Children of Men (Cuaron, 2006)

The most riveting film I saw all decade. An absolutely astounding vision of dystopian plausibility anchored in a monumental, hope-filled performance from Clive Owen. Also, some of the best single-shot action sequences ever filmed. Many people disliked the ending but the most profound films for me often deal in ambiguities (in fact, many of the films on this list are open-ended at the finish).

The Fountain (Aronofsky, 2006)

Though it hasn't held up to repeated viewing and scrutiny, The Fountain is still one of my favorite films of the decade, mainly because it risks so much, drawing up wells of heartfelt emotion and splashing them across the screen in some of the most innovative and imaginative sequences ever recorded on film. Where it risks and wins, The Fountain leaves you in awe. Where it risks and fails, it crashes spectacularly and yet still pulses with a life unfettered. We should be grateful that there are filmmakers out there willing to fight so recklessly for their visions.

Goodbye Lenin! (Becker, 2003)

As someone whose family's lives were sundered by the Berlin Wall, Goodbye Lenin! carries a particularly resonance with me, as does all German cinema from the 00's dealing with this topic (Der Tunnel; The Lives Of Others). At times both tragic and hilarious, this film actually helped me to understand the mindset of those who still missed the old East, who diligently clung to the principles of Communism and repudiated the materialism of the West. The film handles this issue deftly and fairly. Daniel Brühl's performance is remarkable given how much emotion he must both suppress and portray at once, stuck in a sticky web of liberation and suppression. As I've noted in previous posts, German Cinema in the 00s was uniformly amazing and Goodbye Lenin! is the lynchpin film for me.

Heaven (Tykwer, 2002)

Heaven, the last project of Krzysztof Kieślowski (finished by Tom Tykwer after his death), is a sublime meditation on the intertwining relationship between love and crime. Highly allegorical and languid in its disposition, the film struggled to find an audience despite insanely powerful and nuanced performances by Cate Blanchett and Giovanni Ribisi as outlaws on the lam in rural Italy. This is also a film for lovers of lush cinematography and elaborate staging, rarely does architecture play a more vital role in intimating a character's inner disposition. Connections to Dante's Divine Comedy are also inescapable.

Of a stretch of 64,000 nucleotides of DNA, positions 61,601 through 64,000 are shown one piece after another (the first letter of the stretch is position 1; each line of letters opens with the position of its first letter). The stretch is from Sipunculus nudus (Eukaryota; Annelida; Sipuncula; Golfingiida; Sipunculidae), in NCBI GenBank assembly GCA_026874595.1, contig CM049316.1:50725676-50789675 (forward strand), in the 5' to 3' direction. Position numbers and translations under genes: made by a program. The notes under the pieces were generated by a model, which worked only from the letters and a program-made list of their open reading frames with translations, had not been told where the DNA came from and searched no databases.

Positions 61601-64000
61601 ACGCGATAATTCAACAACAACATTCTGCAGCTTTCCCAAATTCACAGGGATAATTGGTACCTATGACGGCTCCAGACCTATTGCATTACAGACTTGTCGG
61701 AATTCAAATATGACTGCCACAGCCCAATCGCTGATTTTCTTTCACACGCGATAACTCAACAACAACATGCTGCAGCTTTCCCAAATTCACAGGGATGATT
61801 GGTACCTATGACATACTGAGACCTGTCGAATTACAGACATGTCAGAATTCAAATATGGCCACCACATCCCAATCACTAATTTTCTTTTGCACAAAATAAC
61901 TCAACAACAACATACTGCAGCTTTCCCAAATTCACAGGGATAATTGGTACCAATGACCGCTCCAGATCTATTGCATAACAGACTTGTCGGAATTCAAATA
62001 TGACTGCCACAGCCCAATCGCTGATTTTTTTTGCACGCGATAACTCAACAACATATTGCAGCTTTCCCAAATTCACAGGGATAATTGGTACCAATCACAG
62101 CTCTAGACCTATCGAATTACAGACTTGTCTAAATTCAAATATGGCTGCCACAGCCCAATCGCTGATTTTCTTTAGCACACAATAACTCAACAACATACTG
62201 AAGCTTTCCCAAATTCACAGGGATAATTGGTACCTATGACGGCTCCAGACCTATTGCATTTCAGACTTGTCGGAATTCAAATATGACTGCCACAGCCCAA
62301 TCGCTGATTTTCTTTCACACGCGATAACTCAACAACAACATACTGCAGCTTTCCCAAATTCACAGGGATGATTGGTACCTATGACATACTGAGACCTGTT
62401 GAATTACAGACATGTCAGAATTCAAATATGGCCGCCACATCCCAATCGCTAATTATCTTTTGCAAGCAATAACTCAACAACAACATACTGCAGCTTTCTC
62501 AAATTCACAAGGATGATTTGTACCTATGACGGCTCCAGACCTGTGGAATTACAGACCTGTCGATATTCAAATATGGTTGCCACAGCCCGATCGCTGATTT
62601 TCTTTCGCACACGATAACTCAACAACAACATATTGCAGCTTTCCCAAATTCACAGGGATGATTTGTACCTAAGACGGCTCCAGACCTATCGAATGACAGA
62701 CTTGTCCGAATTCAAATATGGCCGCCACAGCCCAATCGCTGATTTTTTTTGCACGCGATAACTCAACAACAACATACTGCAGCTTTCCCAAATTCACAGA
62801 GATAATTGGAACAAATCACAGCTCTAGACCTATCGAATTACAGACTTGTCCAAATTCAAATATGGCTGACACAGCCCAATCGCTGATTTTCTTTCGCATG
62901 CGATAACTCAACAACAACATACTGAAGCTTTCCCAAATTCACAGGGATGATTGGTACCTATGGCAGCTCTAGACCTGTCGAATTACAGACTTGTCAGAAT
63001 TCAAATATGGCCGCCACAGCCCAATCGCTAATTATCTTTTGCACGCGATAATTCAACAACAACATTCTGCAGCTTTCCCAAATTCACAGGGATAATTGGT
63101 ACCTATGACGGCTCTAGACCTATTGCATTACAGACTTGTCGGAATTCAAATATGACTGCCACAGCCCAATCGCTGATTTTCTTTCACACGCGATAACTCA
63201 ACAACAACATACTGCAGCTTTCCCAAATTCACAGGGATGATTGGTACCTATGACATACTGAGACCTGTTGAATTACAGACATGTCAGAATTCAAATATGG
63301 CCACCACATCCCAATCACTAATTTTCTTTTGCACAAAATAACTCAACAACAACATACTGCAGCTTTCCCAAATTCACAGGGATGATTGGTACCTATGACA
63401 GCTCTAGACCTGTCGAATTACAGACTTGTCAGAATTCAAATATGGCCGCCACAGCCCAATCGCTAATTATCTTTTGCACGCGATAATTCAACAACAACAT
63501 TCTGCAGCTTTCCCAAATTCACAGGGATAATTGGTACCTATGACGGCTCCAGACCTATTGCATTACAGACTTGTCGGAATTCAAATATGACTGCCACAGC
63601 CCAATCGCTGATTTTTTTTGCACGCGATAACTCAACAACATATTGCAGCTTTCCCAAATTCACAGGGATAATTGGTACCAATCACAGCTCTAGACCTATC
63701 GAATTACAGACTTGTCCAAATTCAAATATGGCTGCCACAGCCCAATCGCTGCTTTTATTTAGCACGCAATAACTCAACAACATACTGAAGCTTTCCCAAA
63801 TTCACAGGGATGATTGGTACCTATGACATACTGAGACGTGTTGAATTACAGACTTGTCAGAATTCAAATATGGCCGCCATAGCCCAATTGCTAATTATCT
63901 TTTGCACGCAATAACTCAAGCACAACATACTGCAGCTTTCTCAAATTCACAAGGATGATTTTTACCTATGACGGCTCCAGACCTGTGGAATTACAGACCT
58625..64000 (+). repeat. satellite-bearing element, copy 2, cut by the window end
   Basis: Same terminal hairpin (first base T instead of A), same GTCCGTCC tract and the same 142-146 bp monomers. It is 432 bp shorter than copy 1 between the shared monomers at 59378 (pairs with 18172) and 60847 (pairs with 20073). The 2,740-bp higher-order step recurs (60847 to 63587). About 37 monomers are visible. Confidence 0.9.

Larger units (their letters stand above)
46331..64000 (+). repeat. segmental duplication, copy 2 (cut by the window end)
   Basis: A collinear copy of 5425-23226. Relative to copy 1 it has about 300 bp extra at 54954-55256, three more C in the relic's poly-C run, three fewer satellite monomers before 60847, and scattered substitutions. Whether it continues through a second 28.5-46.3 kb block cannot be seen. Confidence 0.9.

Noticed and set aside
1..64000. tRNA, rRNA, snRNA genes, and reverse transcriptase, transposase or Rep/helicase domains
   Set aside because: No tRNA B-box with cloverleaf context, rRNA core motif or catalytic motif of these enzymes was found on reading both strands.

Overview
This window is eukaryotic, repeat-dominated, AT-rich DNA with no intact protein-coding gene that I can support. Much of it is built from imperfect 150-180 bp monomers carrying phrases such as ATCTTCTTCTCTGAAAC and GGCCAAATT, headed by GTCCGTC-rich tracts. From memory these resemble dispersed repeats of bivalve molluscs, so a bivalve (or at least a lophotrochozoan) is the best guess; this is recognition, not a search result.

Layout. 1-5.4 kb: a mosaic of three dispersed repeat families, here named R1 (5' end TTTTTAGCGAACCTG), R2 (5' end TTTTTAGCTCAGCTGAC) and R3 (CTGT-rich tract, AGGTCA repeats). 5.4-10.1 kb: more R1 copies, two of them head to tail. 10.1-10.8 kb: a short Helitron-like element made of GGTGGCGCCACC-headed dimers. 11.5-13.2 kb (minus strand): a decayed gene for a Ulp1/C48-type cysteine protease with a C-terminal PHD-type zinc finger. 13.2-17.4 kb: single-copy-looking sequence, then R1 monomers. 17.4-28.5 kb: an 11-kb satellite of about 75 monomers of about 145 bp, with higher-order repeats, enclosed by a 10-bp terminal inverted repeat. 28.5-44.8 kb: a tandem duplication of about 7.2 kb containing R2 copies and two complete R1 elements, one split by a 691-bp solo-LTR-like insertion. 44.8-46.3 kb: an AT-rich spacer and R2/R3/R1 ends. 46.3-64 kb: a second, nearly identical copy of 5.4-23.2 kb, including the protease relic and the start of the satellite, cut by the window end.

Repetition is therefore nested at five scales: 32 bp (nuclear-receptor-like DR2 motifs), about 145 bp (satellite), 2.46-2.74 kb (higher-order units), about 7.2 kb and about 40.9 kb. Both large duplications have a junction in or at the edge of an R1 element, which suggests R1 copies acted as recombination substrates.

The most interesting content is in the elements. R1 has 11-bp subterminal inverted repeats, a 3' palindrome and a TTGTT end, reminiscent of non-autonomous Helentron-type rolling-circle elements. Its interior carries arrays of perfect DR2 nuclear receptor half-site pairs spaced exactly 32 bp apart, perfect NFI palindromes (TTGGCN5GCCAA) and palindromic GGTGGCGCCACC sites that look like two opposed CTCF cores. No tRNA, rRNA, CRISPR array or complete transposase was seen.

Solaris (Soderbergh, 2002)

This film was so severely mismarketed that I avoided it for a long time. A Tarkovsky film remade as a sci-fi romance film? With George Clooney? Who wants to see that? Well, nobody it seemed. The film was a huge bomb. And I summarily forgot all about it. But somewhere in the intervening years, Clooney caught my attention, slowly revealing himself as one of the finest actor of the decade. So I went back and watched Solaris and was blown away by how good it was. Touching on themes similar to The Fountain, Solaris left me haunted and chilled, touching an emotional chord that both the novel and the original film failed to hit. Both the cinematography and Cliff Martinez's score add emotional weight and resonance. This is a film worthy of reevaluation.

28 Days Later (Boyle, 2002)

This film legitimately scared the holy hell out of me when I saw it in the theater. The woman in front of me actually fainted. Intense, visceral, horrible, believable. 28 Days Later delivers that pure adrenaline shot that most movies promise but fail to deliver.

The Town (Affleck, 2010)

I don't know when Ben Affleck decided to become a smart Hollywood cross between Michael Mann and Sidney Lumet but it was the best career decision he could take and we now have two great crime films to thank him for because of it. Both The Town and Gone Baby Gone resonate, pushing the crime film in new and interesting directions without discarding the emotional core that has kept this genre at the heart of my love for cinema. The Town has everything I want in an epic heist film: honesty, intelligence, toughness, grit mixed into a heady cocktail of violence, love, hurt, and redemption (both denied and achieved). While their are still some kinks to be worked out (his direction can be both overtly flashy and drearily dull at times), we are looking at the beginnings of what could be a very promising directing career.

Wall-E (Stanton, 2008)

Perhaps the most romantic, poetic, and thought-provoking film of the decade. The amount of emotion Pixar generates out of two robots who do not speak and have only minimal expressive features is staggering. The long near-silent stretches towards the beginning rival Chaplin in their broad comedy and ability to hold an audience rapt. An instant classic the moment it was released, Wall-E has only risen in my esteem.

We Don’t Live Here Anymore (Curran, 2004)

Adapted from two Andre Dubus short stories, We Don't Live Here Anymore quietly and poignantly captures the heart ache and knotty emotional conflicts of adultery without glossing over the issues or settling into cheap sentimentality. Mark Ruffalo, Peter Krause, and Laura Dern all give excellent, layered performances while Naomi Watts delivers one of her absolute best performances as Edith, a character so earnestly flawed as to be exacting. Little seen upon its release, this film deserves wider acclaim as it is every bit the equal of In The Bedroom, another Dubus adaptation that actually found a strong audience.